I rode my first mountain bike in the Santa Cruz Mountains while in high school and working at a bike shop in Salinas, CA. It was the early 1990s and by then, local hiking and equestrian anti-bike groups had prevailed and bikes were illegal on single track. There were few places to ride legally and I grew up with tremendous gratitude for legal trails when I found them.
Later I moved near Pasadena, CA and started to explore the adjacent Angeles National Forest. I was amazed at the miles of open trails for mountain bikes. How was access to this amazing forest preserved when so much of California single track was lost for mountain bikes in the 1990s?
Many cyclists are not aware of what happened in the mid-1980s in the forest above Pasadena. Local riders pedal through the forest every day but few know how this access was won. Bicycles were not unheard of on dirt roads and trails in the Angeles National Forest; however, mountain biking grew exponentially in the mid-1980s with the wide release of the Specialized Stumpjumper and other dirt specific bicycles.
In 1985, local Pasadena newspaper articles appeared about trail conflict. Alan Armstrong rode the Mt. Wilson Toll Road and along with others enjoyed the Henninger Flats campground a few miles above Pasadena. As more people pedaled on the steep fire road, the local equestrians began to write letters complaining about speeding bikes and expressing concern for safety. Equestrians wanted bikes banned from the Toll Road and the forest.
In December 1985, The City of Pasadena, Water & Power Department posted a “No Bicycling” sign on the Toll Road gate. Armstrong and other cyclists organized a letter writting campaign and the sign was removed. The “wheels were turning” now and in 1986, Alan Armstrong founded the Mt. Wilson Bicycling Association with the purpose of educating fellow riders and to defend access for bikes in the forest. In 1993, Alan was inducted into the Mountain Bike Hall of Fame.
Through education of mountain bikers and their strong trail work volunteer force, the founding members of MWBA literally saved mountain bike access in the Angeles National Forest. Mt. Wilson Bicycling Association is one of, if not the first organized mountain bike trail work and advocacy groups in the United States. The actions of the original MWBA volunteers showed the local USFS staff how serious mountain bikers were about care of forest trails and educating fellow cyclists on proper trail courtesy. The Angeles National Forest had never experienced anything like the trail work machine MWBA quickly became.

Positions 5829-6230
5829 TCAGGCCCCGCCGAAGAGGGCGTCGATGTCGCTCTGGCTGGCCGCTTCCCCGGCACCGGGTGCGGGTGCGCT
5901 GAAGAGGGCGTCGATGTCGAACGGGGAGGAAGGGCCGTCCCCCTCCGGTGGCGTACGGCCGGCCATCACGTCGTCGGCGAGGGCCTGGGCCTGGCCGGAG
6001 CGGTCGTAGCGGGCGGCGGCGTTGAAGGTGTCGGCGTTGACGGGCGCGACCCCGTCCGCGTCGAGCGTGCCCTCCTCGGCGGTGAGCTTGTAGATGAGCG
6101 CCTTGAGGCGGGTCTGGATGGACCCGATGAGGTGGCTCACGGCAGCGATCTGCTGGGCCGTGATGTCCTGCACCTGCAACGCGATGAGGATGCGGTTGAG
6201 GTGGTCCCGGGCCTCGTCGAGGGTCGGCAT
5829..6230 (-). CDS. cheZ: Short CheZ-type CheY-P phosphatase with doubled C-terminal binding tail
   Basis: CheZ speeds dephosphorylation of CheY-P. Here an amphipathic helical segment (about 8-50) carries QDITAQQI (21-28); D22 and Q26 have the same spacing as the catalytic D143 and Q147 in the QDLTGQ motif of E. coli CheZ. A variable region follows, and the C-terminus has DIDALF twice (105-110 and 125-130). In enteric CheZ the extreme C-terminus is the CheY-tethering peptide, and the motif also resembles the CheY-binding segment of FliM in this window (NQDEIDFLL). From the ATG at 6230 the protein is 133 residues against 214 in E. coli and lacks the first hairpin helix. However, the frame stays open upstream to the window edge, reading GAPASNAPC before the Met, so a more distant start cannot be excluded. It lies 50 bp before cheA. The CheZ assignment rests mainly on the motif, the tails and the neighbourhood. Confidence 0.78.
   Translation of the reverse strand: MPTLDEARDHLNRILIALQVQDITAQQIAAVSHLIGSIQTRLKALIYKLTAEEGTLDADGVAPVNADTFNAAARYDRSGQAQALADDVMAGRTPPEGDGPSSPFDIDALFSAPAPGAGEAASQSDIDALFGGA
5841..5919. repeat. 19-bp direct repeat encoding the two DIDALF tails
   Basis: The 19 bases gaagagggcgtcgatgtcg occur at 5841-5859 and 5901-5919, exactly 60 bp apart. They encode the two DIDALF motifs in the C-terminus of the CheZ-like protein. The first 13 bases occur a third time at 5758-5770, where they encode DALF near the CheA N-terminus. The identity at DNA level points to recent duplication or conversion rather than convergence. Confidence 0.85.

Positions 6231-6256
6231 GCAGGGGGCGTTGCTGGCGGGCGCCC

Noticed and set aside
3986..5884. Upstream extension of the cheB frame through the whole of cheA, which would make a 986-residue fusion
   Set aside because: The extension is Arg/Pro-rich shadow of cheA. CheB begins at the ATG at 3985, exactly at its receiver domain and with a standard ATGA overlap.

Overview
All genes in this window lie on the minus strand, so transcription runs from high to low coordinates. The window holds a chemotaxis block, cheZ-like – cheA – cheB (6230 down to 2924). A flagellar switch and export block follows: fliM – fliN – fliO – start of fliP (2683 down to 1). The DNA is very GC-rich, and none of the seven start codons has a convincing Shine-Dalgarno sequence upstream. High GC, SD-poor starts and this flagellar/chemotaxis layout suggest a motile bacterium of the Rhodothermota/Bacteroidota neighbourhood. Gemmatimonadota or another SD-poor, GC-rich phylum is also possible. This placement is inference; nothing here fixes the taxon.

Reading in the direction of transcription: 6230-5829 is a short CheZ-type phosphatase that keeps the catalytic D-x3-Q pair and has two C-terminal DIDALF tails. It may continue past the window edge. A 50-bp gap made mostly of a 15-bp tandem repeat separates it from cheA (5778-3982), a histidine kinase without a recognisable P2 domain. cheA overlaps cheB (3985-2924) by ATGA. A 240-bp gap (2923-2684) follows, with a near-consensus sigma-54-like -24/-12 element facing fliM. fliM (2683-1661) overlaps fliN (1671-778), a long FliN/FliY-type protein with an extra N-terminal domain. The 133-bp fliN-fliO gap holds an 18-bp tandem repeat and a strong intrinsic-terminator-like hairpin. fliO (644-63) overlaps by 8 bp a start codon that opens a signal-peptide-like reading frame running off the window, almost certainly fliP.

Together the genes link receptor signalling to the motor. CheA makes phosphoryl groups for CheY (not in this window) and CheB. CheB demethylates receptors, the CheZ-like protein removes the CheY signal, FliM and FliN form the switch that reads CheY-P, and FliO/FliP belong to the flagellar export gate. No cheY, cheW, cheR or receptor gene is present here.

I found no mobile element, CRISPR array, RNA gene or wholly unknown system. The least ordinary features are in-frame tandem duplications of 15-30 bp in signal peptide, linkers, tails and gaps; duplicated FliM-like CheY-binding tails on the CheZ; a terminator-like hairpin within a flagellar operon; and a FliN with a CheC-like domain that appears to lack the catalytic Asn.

But don’t think MWBA was all about business. This crew was just as serious about “beverages” as they were about their trail work. MWBA personified “Work Hard, Play Hard.”
Ray still rides that bike today!
Around 2014, I joined the MWBA Board and started designing trail work flyers, etc. With my photography background, I was pretty interested in the few images around of early MWBA days. Kyle from Golden Saddle Cyclery introduced me to original MWBA member Ray Juncal and the early world of MWBA opened up. Ray has been an essential piece in connecting the current generation of mountain bikers to the past success and trail work of MWBA. I spent hours with Ray flipping through photo albums and sifting thru flat files of original MWBA artwork. Everyone who knows Ray strives to be #RadLikeRay
Eric Brunt from Mission Workshop approached MWBA Trail Boss Matt Baffert about hosting an MWBA exhibit at the new store in DTLA. The idea of a MWBA History Exhibit was born. Ray and I started reaching out to other original MWBA members and Alan Armstrong rose to the occasion. Alan dug out boxes of prints, slides, and presentation boards from his storage space and I quickly found myself overwhelmed with imagery and stories. I spent the next few weeks scanning, copy photographing, and editing images to curate the exhibit. The image gallery here represents a few of the images now on display at Mission Workshop DTLA. Well over 100 prints are up in the store as well as display boards about the start of MWBA, the Ken Burton trail, and MWBA today.
Mountain biking in the Angeles National Forest would look very different today without the early success of MWBA.
Everyone who pedals on a fire road and any single track trails today in the Angeles National Forest has the early MWBA volunteers to thank. Today, MWBA is a strong trail work force and their monthly work days help keep trails sustainable. The current USFS staff sees mountain bikers as a valuable trail work resource.
Don’t take your trail access for granted. Your ability to ride in the dirt has been won by sweat equity of the volunteers before you. Find your local trail work organization and show up. Move some dirt, get involved. Make new history.